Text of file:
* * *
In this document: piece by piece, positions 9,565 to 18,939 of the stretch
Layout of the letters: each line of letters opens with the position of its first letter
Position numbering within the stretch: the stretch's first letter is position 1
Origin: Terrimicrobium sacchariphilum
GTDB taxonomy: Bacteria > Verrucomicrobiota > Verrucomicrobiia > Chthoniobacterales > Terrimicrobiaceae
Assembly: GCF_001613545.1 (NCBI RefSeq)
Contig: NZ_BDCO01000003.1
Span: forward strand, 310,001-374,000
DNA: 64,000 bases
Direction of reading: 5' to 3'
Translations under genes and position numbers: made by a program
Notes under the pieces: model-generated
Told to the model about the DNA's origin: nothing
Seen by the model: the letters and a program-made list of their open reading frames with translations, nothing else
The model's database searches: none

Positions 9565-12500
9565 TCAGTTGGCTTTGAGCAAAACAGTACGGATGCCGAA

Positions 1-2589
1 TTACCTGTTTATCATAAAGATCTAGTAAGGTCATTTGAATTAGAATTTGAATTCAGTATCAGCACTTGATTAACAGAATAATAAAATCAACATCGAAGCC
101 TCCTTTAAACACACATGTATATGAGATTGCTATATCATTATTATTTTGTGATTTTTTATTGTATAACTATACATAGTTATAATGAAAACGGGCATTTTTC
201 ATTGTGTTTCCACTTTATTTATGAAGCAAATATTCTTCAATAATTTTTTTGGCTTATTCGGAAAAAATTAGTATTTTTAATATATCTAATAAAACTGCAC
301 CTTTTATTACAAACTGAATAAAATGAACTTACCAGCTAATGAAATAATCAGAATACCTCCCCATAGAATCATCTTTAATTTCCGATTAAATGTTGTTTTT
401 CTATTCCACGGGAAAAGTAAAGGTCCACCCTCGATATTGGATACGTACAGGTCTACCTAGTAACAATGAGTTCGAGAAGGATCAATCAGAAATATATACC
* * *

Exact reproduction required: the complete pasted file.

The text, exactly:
In this document: piece by piece, positions 9,565 to 18,939 of the stretch
Layout of the letters: each line of letters opens with the position of its first letter
Position numbering within the stretch: the stretch's first letter is position 1
Origin: Terrimicrobium sacchariphilum
GTDB taxonomy: Bacteria > Verrucomicrobiota > Verrucomicrobiia > Chthoniobacterales > Terrimicrobiaceae
Assembly: GCF_001613545.1 (NCBI RefSeq)
Contig: NZ_BDCO01000003.1
Span: forward strand, 310,001-374,000
DNA: 64,000 bases
Direction of reading: 5' to 3'
Translations under genes and position numbers: made by a program
Notes under the pieces: model-generated
Told to the model about the DNA's origin: nothing
Seen by the model: the letters and a program-made list of their open reading frames with translations, nothing else
The model's database searches: none

Positions 9565-12500
9565 TCAGTTGGCTTTGAGCAAAACAGTACGGATGCCGAA

Positions 1-2589
1 TTACCTGTTTATCATAAAGATCTAGTAAGGTCATTTGAATTAGAATTTGAATTCAGTATCAGCACTTGATTAACAGAATAATAAAATCAACATCGAAGCC
101 TCCTTTAAACACACATGTATATGAGATTGCTATATCATTATTATTTTGTGATTTTTTATTGTATAACTATACATAGTTATAATGAAAACGGGCATTTTTC
201 ATTGTGTTTCCACTTTATTTATGAAGCAAATATTCTTCAATAATTTTTTTGGCTTATTCGGAAAAAATTAGTATTTTTAATATATCTAATAAAACTGCAC
301 CTTTTATTACAAACTGAATAAAATGAACTTACCAGCTAATGAAATAATCAGAATACCTCCCCATAGAATCATCTTTAATTTCCGATTAAATGTTGTTTTT
401 CTATTCCACGGGAAAAGTAAAGGTCCACCCTCGATATTGGATACGTACAGGTCTACCTAGTAACAATGAGTTCGAGAAGGATCAATCAGAAATATATACC